by Beth Cronk, Litchfield head librarian
Business books are often on the bestseller lists, but oddly enough they aren’t very popular at the Litchfield Library. I’ve always put those two pieces of information together and guessed that the people in our city who are the most interested in the latest business books are people who buy books instead of visiting the library. Nevertheless, we do offer books about business. Some are like self-help books – encouragement and guidance for entrepreneurs and executives. Some analyze industries or business history or economics. Our library has several recent books that fall under the category of business.
Dare to Lead: Brave Work, Tough Conversations, Whole Hearts is Brene Brown’s newest. Unlike her others, this one is a business book - more specifically, a book about leadership. It’s a current bestseller. Brown has worked with Facebook, Pixar, the Air Force, Google, and other large organizations when doing her research, and this book is the result of a seven-year study on leadership. Brown says that leadership isn’t about status and power; it’s about responsibility, courage, and developing the abilities of the people you manage.
Atomic Habits: Tiny Changes, Remarkable Results is a new book by James Clear, an expert on habit formation. This is another current bestseller. Clear says that motivation isn’t the main factor in breaking bad habits or starting new ones; setting up an environment for success often matters more. He addresses procrastination, motivation at work, and how to apply his ideas to business.
Capitalism in America: A History is Alan Greenspan and Adrian Wooldridge’s new book on economics. Greenspan is well known as the chair of the Federal Reserve from 1987 to 2006, and Wooldridge is a writer for The Economist as well as a historian. The book examines the history of business and increasing prosperity in the United States. The Financial Times describes the book as having three themes: productivity as the measure of economic progress, the pairing of creation and destruction as the sources of growth, and political reaction to creative destruction.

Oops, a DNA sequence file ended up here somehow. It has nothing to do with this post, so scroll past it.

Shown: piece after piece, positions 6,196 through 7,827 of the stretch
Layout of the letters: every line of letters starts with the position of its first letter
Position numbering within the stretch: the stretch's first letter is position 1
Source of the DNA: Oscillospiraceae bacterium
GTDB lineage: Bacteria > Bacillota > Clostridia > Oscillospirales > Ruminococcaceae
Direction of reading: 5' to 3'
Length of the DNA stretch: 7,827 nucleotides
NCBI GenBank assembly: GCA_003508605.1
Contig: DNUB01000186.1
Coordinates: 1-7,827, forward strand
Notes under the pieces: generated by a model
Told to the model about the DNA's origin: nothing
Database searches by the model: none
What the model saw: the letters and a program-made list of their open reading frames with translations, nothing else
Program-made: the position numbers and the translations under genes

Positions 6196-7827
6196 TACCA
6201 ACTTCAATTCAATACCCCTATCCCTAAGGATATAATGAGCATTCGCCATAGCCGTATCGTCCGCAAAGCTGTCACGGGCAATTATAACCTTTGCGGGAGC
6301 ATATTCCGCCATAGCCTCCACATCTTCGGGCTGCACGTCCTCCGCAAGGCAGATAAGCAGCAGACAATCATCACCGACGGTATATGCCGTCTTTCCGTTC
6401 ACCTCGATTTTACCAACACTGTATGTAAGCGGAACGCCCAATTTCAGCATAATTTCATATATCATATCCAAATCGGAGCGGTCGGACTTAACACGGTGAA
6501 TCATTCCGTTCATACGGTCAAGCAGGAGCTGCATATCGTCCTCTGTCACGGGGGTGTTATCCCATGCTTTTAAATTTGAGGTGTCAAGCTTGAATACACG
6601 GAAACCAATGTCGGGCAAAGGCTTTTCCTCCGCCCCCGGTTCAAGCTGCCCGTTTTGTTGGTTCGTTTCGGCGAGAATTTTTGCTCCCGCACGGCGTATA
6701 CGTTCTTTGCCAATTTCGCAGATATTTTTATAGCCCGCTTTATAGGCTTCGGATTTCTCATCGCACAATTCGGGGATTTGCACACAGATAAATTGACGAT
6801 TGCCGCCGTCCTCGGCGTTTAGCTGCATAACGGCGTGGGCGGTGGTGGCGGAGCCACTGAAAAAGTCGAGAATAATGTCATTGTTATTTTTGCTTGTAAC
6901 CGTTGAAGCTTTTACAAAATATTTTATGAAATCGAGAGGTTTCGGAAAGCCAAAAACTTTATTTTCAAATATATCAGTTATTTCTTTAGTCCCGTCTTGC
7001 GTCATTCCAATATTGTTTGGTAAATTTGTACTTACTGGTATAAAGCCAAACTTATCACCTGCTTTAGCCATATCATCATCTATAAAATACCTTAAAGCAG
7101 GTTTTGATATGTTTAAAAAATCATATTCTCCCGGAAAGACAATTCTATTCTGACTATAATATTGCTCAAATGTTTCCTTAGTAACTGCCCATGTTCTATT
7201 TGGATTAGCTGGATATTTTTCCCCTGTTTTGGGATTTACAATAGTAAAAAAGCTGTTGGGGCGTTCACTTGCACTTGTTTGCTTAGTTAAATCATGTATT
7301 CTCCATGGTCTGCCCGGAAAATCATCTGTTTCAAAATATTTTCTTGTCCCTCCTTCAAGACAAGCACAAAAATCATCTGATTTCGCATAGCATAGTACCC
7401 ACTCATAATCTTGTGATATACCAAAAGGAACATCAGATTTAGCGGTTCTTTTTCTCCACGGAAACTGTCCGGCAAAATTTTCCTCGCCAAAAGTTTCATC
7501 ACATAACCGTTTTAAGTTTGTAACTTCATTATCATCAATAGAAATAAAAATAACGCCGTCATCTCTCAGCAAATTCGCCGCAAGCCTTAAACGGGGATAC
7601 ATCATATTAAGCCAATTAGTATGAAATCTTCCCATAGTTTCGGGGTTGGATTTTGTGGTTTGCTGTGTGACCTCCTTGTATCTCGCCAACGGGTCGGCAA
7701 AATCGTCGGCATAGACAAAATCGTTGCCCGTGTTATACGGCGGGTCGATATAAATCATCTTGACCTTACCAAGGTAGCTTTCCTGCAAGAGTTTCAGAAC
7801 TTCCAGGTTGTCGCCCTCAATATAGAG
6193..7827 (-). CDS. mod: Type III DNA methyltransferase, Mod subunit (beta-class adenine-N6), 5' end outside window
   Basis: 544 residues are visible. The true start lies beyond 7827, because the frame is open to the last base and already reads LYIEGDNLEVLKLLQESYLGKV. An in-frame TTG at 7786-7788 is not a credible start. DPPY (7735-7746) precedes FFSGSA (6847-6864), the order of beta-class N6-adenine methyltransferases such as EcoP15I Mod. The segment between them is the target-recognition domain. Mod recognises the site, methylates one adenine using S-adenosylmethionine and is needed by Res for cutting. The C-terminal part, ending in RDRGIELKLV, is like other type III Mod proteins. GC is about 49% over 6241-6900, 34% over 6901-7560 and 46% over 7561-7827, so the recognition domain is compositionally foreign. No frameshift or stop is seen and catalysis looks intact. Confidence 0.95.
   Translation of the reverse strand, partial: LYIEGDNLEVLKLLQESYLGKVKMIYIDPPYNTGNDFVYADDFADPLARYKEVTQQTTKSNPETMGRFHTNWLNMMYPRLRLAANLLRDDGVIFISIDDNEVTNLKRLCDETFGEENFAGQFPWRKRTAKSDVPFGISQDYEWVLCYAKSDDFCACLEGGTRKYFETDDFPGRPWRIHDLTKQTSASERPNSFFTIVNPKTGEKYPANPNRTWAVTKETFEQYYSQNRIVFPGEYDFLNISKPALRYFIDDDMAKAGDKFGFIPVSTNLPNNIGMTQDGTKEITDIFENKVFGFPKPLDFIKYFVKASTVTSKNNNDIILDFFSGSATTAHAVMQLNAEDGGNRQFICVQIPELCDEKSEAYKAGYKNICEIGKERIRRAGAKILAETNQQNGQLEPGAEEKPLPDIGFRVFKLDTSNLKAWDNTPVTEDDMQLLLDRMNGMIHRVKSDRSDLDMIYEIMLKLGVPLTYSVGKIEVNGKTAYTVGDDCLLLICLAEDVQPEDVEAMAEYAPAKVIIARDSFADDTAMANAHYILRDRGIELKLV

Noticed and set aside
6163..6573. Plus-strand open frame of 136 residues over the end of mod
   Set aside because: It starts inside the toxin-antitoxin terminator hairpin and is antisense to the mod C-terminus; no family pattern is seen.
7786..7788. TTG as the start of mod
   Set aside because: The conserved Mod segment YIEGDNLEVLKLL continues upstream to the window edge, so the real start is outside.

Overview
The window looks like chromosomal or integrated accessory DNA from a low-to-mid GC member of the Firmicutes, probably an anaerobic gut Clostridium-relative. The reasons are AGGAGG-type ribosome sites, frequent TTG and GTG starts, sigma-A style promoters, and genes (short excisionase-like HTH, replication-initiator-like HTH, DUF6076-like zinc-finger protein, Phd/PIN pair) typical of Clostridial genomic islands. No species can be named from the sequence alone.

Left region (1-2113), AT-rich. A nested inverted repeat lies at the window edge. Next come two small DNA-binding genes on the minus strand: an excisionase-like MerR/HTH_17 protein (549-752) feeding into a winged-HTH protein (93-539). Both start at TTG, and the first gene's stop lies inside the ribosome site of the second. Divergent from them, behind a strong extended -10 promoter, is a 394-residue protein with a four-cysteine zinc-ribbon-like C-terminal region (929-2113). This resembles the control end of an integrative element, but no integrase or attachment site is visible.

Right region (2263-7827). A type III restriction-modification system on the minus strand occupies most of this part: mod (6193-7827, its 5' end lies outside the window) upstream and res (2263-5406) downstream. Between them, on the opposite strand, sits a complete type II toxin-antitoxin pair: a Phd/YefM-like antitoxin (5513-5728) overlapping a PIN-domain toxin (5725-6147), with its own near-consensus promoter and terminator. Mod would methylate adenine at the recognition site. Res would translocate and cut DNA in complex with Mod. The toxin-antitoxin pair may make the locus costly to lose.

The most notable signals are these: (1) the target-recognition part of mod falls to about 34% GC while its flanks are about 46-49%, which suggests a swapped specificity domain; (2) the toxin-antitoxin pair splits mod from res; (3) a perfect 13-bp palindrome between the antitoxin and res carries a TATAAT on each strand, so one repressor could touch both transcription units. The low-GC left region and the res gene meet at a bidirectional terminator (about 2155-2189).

Thank You for Shopping: The Golden Age of Minnesota Department Stores is a brand-new book from Minnesota Historical Society Press. Author Kristal Leebrick delivers a nostalgic look back at the twentieth century glory days of stores like Dayton’s, Donaldson’s, Powers, and Young-Quinlan. These stores were destinations: Dayton’s Christmas displays and flower shows and meals at Schuneman’s River Room were special occasions. The book is illustrated with vintage photos and ads, and it even includes recipes from the stores’ restaurants. The Mill City Museum is running a companion exhibit of photos from mid-November through February.
The book Dopesick: Dealers, Doctors, and the Company that Addicted America is a critical examination of the corporate origins of the current opioid crisis. Author and journalist Beth Macy investigated how the introduction of OxyContin in 1996 was handled irresponsibly by Purdue Pharma; the company aggressively promoted the drug to physicians through all-expenses-paid symposia and a large salesforce that individually targeted doctors who frequently prescribed opioids. Macy then traces the spread of the addiction epidemic from the first dealer in a small Virginia town to the widespread problem we have today, crossing class and geographic lines.
Other books we have that are currently on the New York Times business best sellers list are Leadership in Turbulent Times by Doris Kearns Goodwin, Bad Blood by John Carreyrou, Grit by Angela Duckworth, and Principles by Ray Dalio.
The public library isn’t only about novels and children’s books, although we do have great collections of those. When you want to read a business-related book, remember that the library carries those, too.